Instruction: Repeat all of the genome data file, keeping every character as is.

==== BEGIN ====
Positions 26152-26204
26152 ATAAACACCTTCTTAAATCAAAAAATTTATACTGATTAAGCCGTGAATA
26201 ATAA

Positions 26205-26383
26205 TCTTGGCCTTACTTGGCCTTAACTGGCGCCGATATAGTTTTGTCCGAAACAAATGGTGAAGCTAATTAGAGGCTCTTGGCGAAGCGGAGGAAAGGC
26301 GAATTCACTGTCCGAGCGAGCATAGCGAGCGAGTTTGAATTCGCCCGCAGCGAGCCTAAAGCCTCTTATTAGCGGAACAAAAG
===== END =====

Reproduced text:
Positions 26152-26204
26152 ATAAACACCTTCTTAAATCAAAAAATTTATACTGATTAAGCCGTGAATA
26201 ATAA

Positions 26205-26383
26205 TCTTGGCCTTACTTGGCCTTAACTGGCGCCGATATAGTTTTGTCCGAAACAAATGGTGAAGCTAATTAGAGGCTCTTGGCGAAGCGGAGGAAAGGC
26301 GAATTCACTGTCCGAGCGAGCATAGCGAGCGAGTTTGAATTCGCCCGCAGCGAGCCTAAAGCCTCTTATTAGCGGAACAAAAG